In the United States, Gruyère cheese is considered a type of cheese, not a type. So the name is not protected.
Gruyère is a recent Swiss cheese specialty. However, that is not entirely true. Gruyere is also available in France. A U.S. court recently ruled that cheese makers in the United States can also produce croutons. Gruyere producers from Switzerland and France have sued their American counterparts. The latest cheese is not considered a brand, but a type of cheese.
Trademark protection is exaggerated
Philip Bardett is angry. Names of origin similar to Gruyère AOP may be preserved in Europe, but not in the USA, complains the director of IPG, the Gruyère Producers Association. “The United States does not recognize a system that attaches a name to a region.”
For a long time, Switzerland did nothing to protect all of these product names.
Although he failed in his case, he now wants to pursue the verdict. He also criticizes: Switzerland has exaggerated trademark protection for cheese. “For a long time, Switzerland did nothing to protect all of these product names. That’s wrong.”
The European Union is fighting in the United States for the best protection of regional products such as Parmesan or Rockford. Switzerland now relies on the support of its major neighbors. Bartett says: “The discussions on the AOP side are good. But when it comes to the rest of the negotiations with the EU, you know where we stand. That should be a disadvantage. “
Emmy’s milk processor is the largest exporter of Swiss cheeses like Kroyer. The ruling did not surprise employer Urs Ryder. The best protection of the brand would definitely be better. But the reality of America is different. “As a rule, a distinction is made between ‘import’ and ‘domestic’ (Editor’s note: ‘import’ and ‘domestic’). If you are willing to spend so much money on cheese in the United States, you can make that change when you buy it.”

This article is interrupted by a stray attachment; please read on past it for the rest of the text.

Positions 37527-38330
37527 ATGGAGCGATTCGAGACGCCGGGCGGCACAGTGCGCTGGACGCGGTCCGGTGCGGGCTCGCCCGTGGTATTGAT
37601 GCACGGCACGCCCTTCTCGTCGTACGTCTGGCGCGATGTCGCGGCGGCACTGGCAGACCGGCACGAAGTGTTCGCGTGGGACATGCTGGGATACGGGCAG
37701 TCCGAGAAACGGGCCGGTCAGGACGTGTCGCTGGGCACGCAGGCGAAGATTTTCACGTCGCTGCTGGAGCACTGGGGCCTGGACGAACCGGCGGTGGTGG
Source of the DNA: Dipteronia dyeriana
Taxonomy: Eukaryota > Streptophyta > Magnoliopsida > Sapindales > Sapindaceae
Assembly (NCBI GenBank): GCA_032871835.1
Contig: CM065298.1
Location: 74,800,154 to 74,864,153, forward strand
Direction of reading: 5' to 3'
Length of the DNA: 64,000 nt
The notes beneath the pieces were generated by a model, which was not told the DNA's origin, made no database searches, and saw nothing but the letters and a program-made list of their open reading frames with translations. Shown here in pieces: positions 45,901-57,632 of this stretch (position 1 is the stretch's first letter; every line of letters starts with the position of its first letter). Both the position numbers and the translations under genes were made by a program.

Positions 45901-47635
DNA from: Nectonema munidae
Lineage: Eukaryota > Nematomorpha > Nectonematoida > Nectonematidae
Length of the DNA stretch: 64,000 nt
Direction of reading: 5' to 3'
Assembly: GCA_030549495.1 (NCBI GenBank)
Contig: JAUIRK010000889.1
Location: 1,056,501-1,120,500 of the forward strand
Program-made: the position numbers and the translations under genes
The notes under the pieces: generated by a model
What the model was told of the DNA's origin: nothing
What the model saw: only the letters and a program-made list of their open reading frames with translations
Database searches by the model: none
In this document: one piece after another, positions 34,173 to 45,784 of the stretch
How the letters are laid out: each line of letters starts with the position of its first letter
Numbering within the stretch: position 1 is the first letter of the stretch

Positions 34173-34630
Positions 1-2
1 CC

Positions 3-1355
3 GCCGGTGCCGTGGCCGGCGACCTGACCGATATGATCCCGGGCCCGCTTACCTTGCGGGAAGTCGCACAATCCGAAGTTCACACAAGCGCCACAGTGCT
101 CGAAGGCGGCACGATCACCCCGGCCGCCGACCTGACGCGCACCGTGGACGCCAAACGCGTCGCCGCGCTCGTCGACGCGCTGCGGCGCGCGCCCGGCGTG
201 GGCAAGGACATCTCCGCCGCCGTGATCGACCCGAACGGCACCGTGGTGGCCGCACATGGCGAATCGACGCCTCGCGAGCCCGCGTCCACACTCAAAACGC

Descendants of cheese makers in the United States make cheese
In the cheese business in particular, there are countless descendants of immigrants to the United States who make cheese locally according to the traditional recipes of their Swiss ancestors – and also produce US Gruyere. Emmy protects its own brands directly in the United States. Lawyers continue to protect the team’s brands, file formats or logos. “Lawyers there are closely monitoring all new applications. Decide for yourself whether or not to appeal. Updating these trademark records annually is part of the job.
Swiss implementation overseas with joint ventures and joint liability is in the common interest of the business.
This is an important step, confirms Stephen Sabo of the Swiss Institute for Intellectual Property (IGS). Product names must be seriously protected, otherwise they will quickly become an umbrella for a product category. Cruer is considered a type of cheese in the United States, not a brand. Similar examples are nylon, flip-flops or the board game MacHust. “Brands, especially for trendsetter products, are sacrificing their own success,” says Sabo. And competitive benefits from the development work of pioneers. It is therefore also important that Swiss brands are generally protected overseas.
“This is not just a matter for the central government or the IGS. Swiss implementation abroad with joint forces and collective responsibility is in the general interest of the economy. For this purpose, the Swiss Enforcement Association was established last year. But Emmy boss Reidner warns that more political commitment is needed, especially in terms of international cooperation. That is: Negotiations are needed to protect Swiss trademarks, not just court rulings.
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